At approximately 5:40 a.m. Wednesday morning an 18-wheeler semi-trailer truck crashed into Joe’s Truck Stop – the infamous concrete slab at the base of Lookout Mountain that’s been the scene for dozens of accidents over a span of eight decades.
The left side of the truck trailer was sheared off by the collision as the truck landed on its side, spilling its full of load of cargo onto the road. It was transporting mounting pads used to provide a flat, stable surface for air conditioning units.
Fort Payne Police Chief Randy Bynum said the incident is under investigation, into the wreck continues, but "it appears that the truck might have been traveling too fast at the curve as he attempted to make the right turn at the bottom and his load shifted and overturned". Officers were still working on the accident report late Wednesday morning. Bynum said the truck driver, Devin Lamar Morgan, of Austell, Georgia, was alert and talking as Fort Payne Fire and Rescue personnel worked to free him from the heavily mangled forward cab.
Fort Payne Fire Chief Ron Saferite said tools were used to pry open the driver’s side door enough for the driver to squeeze out on his own, escaping the accident with a few lacerations.
“They did a good job cutting him out,” Saferite said.
Morgan was transported to Erlanger Hospital in Chattanooga with injuries not believed to be life-threatening, according to DeKalb Ambulance Service Director Cheryl Turner.
The Fort Payne Police Department barricaded Alabama Highway 35 at Fifth Street NW and Godfrey Avenue, redirecting traffic around the scattered debris as the Fort Payne Public Works Department poured materials to prevent fluids leaking from the smashed truck from contaminating the small creek that runs along Fifth Street N flowing to Dye Branch, which goes to Big Wills Creek, ending up at the Coosa River near Gadsden.
Vehicles from the Street Department, stationed a block away, quickly went to work using heavy cranes and bulldozers to scoop up the pile of rubble so the busy roadway could be cleared. The work took several hours to complete. Public Works Director Tim Williams coordinated the cleanup effort.
Representatives from the DeKalb County Emergency Management Agency were on hand to provide logistical assistance as needed to contain the incident.
Mayor Larry Chesser visited the scene and noted that there had been fewer wrecks at Joe’s Truck Stop since 2014, when the city of Fort Payne entered an agreement with the Alabama Department of Transportation to install the brake check atop Lookout Mountain aimed to prevent accidents at the 90-degree turn at the bottom of Wallace Avenue NE. Trucks are supposed to stop and check their brakes using the honor system, but in any case, it gets their attention so they can slow down before it’s too late. Adding flashing warning lights and widening the road as it approaches the curve have also led to fewer accidents in recent years.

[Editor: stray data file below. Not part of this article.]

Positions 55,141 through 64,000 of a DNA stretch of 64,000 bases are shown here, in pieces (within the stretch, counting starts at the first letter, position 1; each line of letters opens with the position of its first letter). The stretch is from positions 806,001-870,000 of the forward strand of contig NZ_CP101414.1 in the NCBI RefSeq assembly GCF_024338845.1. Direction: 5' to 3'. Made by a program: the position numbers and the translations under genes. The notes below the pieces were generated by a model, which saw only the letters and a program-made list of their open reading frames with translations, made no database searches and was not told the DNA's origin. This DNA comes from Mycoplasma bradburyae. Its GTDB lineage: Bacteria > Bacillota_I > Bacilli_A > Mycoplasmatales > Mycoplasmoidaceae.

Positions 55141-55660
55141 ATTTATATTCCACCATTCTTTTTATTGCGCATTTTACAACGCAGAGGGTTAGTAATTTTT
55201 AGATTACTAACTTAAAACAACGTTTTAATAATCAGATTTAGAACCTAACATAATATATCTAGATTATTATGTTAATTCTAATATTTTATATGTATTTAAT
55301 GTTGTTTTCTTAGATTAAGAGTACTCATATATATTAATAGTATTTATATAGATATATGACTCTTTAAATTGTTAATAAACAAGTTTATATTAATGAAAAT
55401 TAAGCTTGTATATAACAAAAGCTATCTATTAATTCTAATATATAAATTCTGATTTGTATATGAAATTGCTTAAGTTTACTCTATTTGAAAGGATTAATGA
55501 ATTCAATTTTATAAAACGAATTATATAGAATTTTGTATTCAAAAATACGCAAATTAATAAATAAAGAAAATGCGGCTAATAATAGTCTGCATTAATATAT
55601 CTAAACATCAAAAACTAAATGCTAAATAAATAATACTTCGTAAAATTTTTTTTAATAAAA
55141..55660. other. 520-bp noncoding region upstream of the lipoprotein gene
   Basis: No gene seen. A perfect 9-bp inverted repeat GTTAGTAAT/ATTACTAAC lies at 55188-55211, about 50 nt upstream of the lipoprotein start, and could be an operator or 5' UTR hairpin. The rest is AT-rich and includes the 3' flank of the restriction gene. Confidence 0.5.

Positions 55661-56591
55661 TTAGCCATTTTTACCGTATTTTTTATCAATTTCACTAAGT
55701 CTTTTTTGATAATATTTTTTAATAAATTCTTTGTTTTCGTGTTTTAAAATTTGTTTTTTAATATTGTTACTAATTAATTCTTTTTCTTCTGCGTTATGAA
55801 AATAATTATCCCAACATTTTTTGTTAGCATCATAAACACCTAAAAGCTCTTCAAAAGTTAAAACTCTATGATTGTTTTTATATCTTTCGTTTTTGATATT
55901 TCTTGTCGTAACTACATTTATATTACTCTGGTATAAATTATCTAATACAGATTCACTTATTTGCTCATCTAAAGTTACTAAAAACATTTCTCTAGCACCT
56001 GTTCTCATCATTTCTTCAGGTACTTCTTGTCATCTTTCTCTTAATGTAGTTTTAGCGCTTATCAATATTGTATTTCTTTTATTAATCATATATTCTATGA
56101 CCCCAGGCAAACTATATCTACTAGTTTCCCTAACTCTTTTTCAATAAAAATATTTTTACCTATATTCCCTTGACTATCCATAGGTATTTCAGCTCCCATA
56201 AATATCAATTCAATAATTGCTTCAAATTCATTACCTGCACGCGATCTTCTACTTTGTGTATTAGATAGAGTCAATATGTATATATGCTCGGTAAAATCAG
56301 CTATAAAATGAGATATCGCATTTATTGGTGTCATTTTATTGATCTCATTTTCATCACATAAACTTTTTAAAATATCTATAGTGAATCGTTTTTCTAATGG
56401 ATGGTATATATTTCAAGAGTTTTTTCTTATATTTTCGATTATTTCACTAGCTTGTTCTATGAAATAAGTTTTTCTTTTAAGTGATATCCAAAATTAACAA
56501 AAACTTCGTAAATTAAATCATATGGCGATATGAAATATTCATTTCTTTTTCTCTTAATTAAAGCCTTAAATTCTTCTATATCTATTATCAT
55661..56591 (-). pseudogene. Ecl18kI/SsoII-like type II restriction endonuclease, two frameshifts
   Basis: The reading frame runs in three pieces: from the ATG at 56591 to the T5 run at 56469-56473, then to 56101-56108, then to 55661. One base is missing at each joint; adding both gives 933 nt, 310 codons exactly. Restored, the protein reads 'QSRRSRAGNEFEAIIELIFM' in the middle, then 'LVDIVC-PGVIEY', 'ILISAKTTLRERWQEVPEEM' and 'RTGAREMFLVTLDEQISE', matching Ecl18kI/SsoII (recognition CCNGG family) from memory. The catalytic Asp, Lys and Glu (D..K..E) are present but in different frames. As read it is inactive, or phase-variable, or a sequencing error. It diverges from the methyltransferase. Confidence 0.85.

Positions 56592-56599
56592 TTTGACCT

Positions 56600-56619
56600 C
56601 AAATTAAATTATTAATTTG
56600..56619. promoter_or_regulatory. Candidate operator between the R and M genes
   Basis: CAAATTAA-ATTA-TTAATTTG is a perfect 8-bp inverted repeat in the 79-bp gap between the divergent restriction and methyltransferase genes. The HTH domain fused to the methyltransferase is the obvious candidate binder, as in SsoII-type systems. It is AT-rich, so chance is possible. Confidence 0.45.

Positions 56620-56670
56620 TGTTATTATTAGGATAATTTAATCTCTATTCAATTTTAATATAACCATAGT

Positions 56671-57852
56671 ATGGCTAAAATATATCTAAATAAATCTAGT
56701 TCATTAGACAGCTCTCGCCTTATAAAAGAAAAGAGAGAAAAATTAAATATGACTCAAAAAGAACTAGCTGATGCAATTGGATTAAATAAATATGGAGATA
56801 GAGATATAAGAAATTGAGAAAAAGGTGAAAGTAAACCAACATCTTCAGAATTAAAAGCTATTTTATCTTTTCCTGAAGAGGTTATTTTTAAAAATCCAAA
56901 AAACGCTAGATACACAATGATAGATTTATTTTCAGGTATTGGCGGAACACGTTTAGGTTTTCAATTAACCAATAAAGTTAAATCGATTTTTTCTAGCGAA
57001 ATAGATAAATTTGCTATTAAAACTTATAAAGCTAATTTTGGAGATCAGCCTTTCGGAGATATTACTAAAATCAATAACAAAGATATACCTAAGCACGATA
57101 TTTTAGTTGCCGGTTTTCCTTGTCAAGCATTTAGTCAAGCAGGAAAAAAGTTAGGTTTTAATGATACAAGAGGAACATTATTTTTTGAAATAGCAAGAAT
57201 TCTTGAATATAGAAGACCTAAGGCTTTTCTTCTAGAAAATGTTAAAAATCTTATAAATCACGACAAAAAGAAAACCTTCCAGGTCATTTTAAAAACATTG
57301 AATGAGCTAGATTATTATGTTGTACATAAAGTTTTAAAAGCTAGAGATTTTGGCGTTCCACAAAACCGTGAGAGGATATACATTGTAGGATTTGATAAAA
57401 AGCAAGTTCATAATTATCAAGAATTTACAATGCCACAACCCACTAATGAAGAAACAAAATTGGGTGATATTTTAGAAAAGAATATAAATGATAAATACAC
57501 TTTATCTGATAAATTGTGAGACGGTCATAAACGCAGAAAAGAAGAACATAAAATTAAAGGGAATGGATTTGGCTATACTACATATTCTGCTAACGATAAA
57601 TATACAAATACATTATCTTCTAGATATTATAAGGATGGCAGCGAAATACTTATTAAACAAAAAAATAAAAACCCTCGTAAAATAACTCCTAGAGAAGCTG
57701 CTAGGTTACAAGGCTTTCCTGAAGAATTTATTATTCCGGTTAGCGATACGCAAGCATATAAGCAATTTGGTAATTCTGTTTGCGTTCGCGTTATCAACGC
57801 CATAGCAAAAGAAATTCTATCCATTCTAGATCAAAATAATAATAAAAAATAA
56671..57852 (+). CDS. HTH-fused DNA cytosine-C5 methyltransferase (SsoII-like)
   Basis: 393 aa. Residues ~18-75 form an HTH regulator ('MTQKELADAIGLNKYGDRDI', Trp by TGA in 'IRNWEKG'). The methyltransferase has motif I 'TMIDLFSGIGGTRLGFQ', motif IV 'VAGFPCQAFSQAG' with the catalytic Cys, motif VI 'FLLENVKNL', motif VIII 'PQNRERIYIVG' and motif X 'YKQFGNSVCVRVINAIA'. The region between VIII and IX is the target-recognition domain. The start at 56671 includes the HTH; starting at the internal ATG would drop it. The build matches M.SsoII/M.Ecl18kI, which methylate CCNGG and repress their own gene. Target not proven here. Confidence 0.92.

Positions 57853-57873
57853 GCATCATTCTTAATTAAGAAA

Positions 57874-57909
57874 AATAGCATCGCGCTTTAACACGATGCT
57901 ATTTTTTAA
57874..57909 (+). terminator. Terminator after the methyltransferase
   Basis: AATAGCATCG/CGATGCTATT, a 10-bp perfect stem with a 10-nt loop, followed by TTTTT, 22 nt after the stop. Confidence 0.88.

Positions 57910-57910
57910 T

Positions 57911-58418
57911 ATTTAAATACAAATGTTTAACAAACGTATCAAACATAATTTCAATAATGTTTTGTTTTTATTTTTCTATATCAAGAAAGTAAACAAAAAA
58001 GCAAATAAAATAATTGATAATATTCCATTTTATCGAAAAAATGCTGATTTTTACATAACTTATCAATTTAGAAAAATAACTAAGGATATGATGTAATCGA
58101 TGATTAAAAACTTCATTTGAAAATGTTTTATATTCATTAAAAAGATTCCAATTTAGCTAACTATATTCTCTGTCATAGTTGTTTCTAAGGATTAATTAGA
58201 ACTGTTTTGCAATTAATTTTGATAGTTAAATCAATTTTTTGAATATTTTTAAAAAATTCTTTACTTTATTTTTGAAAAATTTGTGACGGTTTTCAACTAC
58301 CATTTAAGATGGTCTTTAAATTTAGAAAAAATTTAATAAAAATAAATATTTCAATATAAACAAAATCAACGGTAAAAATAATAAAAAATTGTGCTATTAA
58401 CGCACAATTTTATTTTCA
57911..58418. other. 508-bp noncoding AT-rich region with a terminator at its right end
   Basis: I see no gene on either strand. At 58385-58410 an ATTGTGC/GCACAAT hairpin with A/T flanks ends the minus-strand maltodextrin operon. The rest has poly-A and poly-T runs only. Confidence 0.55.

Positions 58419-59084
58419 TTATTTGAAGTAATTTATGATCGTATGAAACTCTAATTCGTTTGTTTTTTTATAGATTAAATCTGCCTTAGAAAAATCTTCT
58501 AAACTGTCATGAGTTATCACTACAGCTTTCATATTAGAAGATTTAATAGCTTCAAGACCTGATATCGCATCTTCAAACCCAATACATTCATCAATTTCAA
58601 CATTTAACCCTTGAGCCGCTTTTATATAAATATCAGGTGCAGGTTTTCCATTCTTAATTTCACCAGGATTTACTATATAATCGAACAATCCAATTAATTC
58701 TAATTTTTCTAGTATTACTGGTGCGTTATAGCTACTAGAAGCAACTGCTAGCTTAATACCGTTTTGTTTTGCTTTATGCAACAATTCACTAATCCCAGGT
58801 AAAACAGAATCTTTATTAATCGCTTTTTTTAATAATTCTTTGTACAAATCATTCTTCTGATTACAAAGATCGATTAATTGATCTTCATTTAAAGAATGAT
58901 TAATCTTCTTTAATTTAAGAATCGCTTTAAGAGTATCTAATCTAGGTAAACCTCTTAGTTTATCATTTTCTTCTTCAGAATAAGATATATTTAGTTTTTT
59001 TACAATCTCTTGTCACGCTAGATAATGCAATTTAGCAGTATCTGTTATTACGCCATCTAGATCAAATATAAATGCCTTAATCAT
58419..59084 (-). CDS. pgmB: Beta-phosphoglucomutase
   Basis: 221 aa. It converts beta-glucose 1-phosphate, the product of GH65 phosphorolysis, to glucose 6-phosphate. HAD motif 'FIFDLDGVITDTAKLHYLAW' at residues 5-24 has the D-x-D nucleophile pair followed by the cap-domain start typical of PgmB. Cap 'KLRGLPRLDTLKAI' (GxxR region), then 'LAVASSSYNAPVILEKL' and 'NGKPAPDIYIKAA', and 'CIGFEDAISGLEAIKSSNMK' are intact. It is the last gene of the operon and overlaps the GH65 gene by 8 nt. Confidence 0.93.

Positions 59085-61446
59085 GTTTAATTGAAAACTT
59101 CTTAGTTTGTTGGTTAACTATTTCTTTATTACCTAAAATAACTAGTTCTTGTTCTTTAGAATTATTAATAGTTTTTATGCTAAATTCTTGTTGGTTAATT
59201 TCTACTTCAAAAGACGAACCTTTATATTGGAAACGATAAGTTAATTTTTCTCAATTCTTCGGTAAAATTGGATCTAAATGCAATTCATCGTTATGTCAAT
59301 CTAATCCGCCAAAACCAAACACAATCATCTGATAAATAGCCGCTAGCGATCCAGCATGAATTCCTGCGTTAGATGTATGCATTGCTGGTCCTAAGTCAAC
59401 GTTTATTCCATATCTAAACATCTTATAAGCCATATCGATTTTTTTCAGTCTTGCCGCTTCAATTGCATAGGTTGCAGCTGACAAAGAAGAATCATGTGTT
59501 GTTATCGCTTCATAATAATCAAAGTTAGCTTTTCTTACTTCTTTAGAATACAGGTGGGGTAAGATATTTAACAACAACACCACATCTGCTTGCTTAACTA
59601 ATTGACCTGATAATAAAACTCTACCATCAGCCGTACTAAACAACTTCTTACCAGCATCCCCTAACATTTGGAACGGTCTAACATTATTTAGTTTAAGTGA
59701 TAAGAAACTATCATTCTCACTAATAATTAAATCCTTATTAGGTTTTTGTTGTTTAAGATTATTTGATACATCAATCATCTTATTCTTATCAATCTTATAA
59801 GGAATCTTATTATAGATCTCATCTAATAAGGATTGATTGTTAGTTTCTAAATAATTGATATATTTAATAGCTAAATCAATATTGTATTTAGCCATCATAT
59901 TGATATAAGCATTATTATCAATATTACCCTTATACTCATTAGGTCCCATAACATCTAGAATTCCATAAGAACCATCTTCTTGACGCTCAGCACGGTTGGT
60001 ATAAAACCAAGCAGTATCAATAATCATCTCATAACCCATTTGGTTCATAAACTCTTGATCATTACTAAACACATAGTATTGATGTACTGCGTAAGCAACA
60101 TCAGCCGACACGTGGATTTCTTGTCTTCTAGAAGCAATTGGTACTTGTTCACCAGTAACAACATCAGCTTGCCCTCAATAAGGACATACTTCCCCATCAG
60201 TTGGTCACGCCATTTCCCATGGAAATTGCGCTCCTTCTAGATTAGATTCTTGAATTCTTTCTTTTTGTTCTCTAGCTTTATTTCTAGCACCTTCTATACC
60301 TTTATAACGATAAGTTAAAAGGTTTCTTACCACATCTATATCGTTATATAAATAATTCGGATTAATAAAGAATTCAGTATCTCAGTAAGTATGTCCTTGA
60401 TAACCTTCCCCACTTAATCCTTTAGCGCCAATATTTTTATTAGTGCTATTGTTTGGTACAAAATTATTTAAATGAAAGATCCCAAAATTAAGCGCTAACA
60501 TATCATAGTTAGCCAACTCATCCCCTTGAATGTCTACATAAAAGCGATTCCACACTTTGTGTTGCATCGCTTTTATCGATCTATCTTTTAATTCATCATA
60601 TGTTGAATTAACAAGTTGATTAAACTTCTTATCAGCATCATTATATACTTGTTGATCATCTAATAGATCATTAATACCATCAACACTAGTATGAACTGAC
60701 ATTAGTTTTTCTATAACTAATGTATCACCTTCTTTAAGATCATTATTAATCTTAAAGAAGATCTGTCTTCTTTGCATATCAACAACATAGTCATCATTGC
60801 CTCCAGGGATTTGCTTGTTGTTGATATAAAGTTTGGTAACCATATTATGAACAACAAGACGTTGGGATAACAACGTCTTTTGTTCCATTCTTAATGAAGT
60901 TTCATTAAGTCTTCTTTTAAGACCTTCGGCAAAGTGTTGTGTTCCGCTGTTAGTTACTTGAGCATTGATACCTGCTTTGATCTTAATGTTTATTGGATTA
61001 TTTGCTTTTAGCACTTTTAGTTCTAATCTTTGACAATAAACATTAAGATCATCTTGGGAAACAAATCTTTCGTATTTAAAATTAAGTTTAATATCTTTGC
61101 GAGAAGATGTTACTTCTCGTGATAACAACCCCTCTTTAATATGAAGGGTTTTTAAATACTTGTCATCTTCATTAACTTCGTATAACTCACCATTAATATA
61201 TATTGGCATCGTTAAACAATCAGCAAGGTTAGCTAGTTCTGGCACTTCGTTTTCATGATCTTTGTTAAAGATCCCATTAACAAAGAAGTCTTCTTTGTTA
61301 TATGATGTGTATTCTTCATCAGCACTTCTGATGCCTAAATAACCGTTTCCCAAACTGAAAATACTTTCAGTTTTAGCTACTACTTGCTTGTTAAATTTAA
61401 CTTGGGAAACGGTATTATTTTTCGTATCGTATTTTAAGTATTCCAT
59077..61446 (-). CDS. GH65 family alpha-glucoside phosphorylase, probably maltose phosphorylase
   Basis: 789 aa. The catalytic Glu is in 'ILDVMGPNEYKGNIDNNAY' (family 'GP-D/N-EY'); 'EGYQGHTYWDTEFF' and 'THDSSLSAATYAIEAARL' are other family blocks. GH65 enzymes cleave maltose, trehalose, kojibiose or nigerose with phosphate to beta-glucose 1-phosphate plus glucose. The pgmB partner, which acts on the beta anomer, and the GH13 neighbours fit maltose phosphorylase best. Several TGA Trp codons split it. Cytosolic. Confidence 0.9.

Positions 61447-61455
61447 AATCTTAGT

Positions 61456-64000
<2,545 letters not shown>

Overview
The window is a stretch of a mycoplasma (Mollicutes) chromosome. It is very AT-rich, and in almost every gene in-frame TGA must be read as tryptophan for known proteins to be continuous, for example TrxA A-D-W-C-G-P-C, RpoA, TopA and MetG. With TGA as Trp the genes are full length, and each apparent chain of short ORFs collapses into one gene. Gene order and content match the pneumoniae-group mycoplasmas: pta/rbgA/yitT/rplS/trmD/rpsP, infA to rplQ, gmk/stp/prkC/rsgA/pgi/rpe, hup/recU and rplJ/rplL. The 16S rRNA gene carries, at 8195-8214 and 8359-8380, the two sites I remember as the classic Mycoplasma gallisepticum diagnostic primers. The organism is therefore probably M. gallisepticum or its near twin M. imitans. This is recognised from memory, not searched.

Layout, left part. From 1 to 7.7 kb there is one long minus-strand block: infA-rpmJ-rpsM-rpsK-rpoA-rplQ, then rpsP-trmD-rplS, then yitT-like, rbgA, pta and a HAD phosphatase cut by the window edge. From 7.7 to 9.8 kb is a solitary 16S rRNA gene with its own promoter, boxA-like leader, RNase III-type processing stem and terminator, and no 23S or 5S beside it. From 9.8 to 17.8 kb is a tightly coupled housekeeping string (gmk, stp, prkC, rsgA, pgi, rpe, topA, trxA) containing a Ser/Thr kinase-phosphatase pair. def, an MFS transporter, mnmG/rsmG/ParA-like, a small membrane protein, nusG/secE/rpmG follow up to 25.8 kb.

“The re-routing and overpass is on the books in Montgomery and it’s just a matter of time. I’d say probably five years or more,” Chesser said, referring to a long-awaited ALDOT project to extend Wallace Avenue NE so drivers have a better chance of regaining control of their trucks. “They’ve already chosen the route, connecting across the creek and railroad and connecting down at the South Y.”
J.D. Faulkner erected the first concrete barrier in the late 1950s at the turn to deter vehicles coming down the mountain and attempting to navigate the sharp turn from striking his family’s property, Bynum said.
Over the years, the yard and house behind the barrier have been showered with large quantities of potatoes, steel, live poultry, cattle, sugar, lumber, manure, frozen chicken, watermelons, rice, eggs, lettuce, wood chips, marble chips, milk, cement filler, tar, clothing, cardboard and beer. Several truckers have been killed in grisly accidents. In 2012, a truck plowed into a home, and residents were evacuated in 1975 after a truck overturned and a toxic chemical was spilled, according to news archives.
Wednesday’s wreck struck with such force that a section of the 4-foot-thick steel-reinforced concrete slab was knocked loose from the rest.